At Psyft we don’t know that much about computers and we know even less about women’s shoulder bags, but we find it hard to see how a leather bag can cost 300 sheets more than a compact high speed computer tablet.
An iPad is made to a high standard using some of the most cutting edge computer technology. To get this product to ‘perform’ for Apple, crudely put, it has to make them a profit after paying for its manufacturing costs while also paying back some of its R&D costs.
Getting a leather bag to market involves the cost of sourcing the material and labour while paying for branding and advertising. Its a much more rudimentary process. And don’t forget Apple have to think about branding and advertising as all companies do.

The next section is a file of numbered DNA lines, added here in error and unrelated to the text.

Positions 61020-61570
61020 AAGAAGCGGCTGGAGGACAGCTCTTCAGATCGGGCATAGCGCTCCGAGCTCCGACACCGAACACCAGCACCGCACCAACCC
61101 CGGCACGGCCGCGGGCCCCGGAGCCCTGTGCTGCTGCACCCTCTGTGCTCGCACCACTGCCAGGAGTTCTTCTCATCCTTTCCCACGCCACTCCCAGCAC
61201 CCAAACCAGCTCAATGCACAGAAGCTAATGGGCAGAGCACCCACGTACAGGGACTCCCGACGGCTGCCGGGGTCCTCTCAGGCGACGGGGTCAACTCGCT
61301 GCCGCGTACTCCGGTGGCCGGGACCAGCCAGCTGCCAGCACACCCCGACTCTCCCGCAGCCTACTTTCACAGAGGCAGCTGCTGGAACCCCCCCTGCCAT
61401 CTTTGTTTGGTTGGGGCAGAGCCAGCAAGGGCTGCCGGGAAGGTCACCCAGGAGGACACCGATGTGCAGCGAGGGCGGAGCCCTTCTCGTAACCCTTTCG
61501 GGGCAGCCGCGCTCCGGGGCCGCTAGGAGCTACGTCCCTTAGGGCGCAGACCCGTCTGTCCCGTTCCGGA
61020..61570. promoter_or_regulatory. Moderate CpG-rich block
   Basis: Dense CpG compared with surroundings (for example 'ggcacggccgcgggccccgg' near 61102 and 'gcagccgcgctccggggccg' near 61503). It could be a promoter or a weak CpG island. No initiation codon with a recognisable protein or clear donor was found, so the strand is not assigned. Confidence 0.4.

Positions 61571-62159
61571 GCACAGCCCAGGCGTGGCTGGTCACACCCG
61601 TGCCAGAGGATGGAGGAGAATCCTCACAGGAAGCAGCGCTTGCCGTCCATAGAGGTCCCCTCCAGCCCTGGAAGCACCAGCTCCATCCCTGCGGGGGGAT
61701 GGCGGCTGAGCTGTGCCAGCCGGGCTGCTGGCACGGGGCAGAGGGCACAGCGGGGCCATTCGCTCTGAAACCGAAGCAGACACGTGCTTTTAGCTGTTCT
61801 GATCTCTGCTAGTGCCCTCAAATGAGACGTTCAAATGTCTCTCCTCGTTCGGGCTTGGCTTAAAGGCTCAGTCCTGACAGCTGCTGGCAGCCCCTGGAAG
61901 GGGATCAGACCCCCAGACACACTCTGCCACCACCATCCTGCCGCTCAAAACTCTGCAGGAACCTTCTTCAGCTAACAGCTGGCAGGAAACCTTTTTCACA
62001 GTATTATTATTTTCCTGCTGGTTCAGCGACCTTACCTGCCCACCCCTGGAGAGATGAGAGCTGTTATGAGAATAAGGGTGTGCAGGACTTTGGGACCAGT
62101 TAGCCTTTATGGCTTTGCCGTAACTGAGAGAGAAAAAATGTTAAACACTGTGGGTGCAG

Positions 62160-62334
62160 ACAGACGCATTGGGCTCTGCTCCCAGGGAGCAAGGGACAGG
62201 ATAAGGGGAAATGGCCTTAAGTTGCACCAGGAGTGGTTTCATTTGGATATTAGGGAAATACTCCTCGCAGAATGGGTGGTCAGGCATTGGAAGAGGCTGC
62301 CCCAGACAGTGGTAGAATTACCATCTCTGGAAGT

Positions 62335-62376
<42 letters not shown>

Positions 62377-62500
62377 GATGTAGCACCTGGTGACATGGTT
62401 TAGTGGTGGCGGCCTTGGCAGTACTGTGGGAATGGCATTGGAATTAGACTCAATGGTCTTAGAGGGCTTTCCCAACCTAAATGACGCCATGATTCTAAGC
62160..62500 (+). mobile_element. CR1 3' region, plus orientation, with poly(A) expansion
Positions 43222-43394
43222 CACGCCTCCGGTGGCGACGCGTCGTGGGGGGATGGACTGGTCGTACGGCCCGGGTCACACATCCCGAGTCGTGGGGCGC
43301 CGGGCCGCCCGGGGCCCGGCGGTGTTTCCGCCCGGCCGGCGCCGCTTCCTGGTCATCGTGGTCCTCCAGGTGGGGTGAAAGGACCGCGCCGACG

Simply put Apple and Mulberry have mostly the same tasks at hand (materials, labour, distribution, sales, etc) but Apple have to contend with the ever changing nature of computers where Mulberry’s technology has remained unchanged since people worked out how to produce leather products.
Its like the one that got away. Most other leather bags have to make do with being bought at a price that reflects their cost of production and keeping their pricing as competitive as possible. Market leading computer technology companies have to do this too. But in the case of the Bayswater bag from Mulberry, we’ve found something that has slipped through the net and has managed to change hands for a price that is only justified by the eye of the beholder.